Space Teacher: After Long Wait, Barbara Morgan is Ready to Launch
In the White Room on Launch Pad 39A, mission specialist and educator astronaut Barbara Morgan adjusts the collar of her launch and entry suit before she enters space shuttle Endeavour during a mock countdown on July 19, 2007.
Credit: NASA/Amanda Diller.

This story was updated at 3:27 p.m. EDT.

Twenty-two years after she first answered NASA's call to send a teacher into space, Barbara Morgan is finally set to fly.

But despite that wait, Morgan has said there?s a familiar lesson behind her long path towards the launch pad.

?That?s what defines teachers, is perseverance and patience,? she told reporters in a preflight briefing. ?So I am just doing the job of a teacher.?

Morgan, 55, and six crewmates are now set to launch on Aug. 8 aboard the space shuttle Endeavour to continue assembly of the International Space Station (ISS). The spaceflight, which NASA delayed by 24 hours Friday due to ongoing work on Endeavour, will mark Morgan?s first foray into orbit since NASA selected her in 1985 as the backup educator to New Hampshire high school teacher Christa McAuliffe for the civilian Teacher in Space program.

McAuliffe and six NASA astronauts were killed aboard the space shuttle Challenger when it broke apart just after launch on Jan. 28, 1986. As McAuliffe?s backup, Morgan served as NASA?s Teacher in Space Designee for formal activities before returning to her classroom in McCall, Idaho.

But in 1998, NASA named Morgan as the agency?s first professional educator astronaut, blending the duties of a space shuttle mission specialist with those of a teacher to reach out to students and the public. But her mission, Morgan said, does not bring McAuliffe?s unfinished flight to a close.

?Christa?s legacy is open-ended,? Morgan said in an interview, adding that she felt it was important to pursue a spaceflight after the tragedy to show students how adults responded to bad situations. ?She was, is and always will be our teacher in space.?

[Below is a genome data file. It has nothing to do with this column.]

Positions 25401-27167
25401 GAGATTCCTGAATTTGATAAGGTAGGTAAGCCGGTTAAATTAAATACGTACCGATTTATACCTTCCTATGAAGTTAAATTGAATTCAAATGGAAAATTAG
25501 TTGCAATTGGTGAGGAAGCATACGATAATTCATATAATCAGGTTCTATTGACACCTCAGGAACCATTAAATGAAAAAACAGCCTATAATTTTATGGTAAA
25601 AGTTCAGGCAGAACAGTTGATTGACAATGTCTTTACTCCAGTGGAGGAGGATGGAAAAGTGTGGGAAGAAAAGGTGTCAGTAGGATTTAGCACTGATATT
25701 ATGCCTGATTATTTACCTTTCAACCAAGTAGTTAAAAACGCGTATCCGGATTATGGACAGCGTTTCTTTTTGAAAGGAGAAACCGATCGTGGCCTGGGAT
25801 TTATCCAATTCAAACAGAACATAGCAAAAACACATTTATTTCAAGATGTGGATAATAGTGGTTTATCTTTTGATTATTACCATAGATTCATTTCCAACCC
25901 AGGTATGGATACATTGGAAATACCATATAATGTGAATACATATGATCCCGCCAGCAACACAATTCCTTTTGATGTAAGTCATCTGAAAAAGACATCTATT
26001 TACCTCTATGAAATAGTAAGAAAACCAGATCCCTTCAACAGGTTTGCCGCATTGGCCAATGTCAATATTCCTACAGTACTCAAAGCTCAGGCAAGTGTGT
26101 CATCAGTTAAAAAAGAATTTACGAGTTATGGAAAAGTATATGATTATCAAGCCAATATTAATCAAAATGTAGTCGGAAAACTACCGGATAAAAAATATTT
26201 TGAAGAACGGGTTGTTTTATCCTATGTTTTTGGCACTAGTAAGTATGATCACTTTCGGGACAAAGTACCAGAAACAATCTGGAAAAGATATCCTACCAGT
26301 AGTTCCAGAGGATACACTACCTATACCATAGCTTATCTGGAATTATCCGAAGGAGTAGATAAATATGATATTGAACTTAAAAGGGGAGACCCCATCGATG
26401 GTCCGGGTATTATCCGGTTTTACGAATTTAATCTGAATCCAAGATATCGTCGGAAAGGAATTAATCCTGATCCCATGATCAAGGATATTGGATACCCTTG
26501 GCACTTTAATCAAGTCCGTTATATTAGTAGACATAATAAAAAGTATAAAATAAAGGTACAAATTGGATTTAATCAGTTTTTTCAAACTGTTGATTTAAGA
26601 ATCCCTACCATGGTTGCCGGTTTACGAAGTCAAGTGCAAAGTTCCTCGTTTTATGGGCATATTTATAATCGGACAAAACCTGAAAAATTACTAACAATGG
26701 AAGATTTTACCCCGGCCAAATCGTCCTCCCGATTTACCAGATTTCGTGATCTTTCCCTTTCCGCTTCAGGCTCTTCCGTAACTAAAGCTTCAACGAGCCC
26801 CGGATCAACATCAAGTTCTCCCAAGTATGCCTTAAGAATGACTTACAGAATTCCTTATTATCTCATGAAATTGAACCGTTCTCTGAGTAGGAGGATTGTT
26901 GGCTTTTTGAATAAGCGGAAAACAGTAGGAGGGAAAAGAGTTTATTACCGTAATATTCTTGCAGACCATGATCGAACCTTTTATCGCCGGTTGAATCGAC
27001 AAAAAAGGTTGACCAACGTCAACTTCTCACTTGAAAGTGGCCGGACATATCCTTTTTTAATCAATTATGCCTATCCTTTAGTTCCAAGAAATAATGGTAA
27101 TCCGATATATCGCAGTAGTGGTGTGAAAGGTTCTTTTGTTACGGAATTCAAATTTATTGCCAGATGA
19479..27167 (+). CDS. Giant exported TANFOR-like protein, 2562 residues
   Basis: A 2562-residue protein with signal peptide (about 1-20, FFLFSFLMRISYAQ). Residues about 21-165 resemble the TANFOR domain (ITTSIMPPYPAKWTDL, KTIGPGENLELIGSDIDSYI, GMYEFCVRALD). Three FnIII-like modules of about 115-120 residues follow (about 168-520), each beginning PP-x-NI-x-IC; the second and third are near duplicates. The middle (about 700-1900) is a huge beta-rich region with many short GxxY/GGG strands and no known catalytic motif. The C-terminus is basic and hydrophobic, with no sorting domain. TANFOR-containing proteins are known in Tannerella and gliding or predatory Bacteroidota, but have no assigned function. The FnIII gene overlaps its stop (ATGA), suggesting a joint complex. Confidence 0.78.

Teaching from Space

By the time she applied to NASA?s Teacher in Space program, Morgan - at 33 - was an accomplished educator.

The Fresno, California native began teaching math and reading in 1974 on the Flathead Indian Reservation in Arlee, Montana, then later moved on to McCall-Donnelly Elementary School in Idaho. She applied to NASA after a year teaching English to students in Quito, Ecuador, but education will always be her passion, she said.

?It was something I wanted to do when I was little because I loved learning and I had great teachers growing up,? Morgan said in a NASA interview. ?I think they had a lot of influence on me.?

After completing her educator astronaut training, Morgan served as a spacecraft communicator (or CAPCOM), acting as the voice of Mission Control to astronaut crews in space. NASA named her to the STS-118 crew in 2002, but the tragic loss of the space shuttle Columbia and its seven-astronaut crew a year later put her flight on hold.

She has relied on the support of her husband Clay and two sons throughout her training, she said.

?They are very proud of the program,? Morgan said, adding that she believes space exploration is vital to spur students onward in their education. ?They know it?s important and they?re glad that we get to have a chance to be part of it.?

Full fledged spaceflyer

Morgan has only about six dedicated hours for purely educational tasks during the STS-118 mission, part of which she?ll be using to help demonstrate how plant?s grow in space. At least one - and possibly up to three, time permitting - interactive video events with students on Earth are also slated for the flight.

But Morgan?s primary duties will involved the busy job of hauling some 5,000 pounds (2,267 kilograms) of cargo from Endeavour to the ISS and wielding the shuttle?s robotic arm to install new station hardware.

"I don't look at Barb as a teacher flying on this flight," Endeavour's STS-118 mission commander Scott Kelly said of Morgan in an interview. "I look at her as one of my crewmembers who use to be a teacher."

Mission specialist Tracy Caldwell, who is also making her first spaceflight during STS-118, said Morgan is well-suited to her role as both space educator and professional spaceflyer. Caldwell also credited her own teachers for laying the foundation of her astronaut career.

?She?s a tough cookie and I don?t think anything is going to stand in the way of her doing the job that she?s been asked to do and that she?s been well trained to do,? Caldwell said of Morgan.

But the former Idaho schoolteacher said she hopes her flight is only the first of many for NASA?s educator astronauts. Since her selection, NASA has trained three new teachers to fly in space, and Morgan plans to eventually come full circle and return to classroom.

?I do look forward to going back in the future,? she said. ?I taught for 24 years before taking this lateral move to do this job. And I loved every minute of it.?

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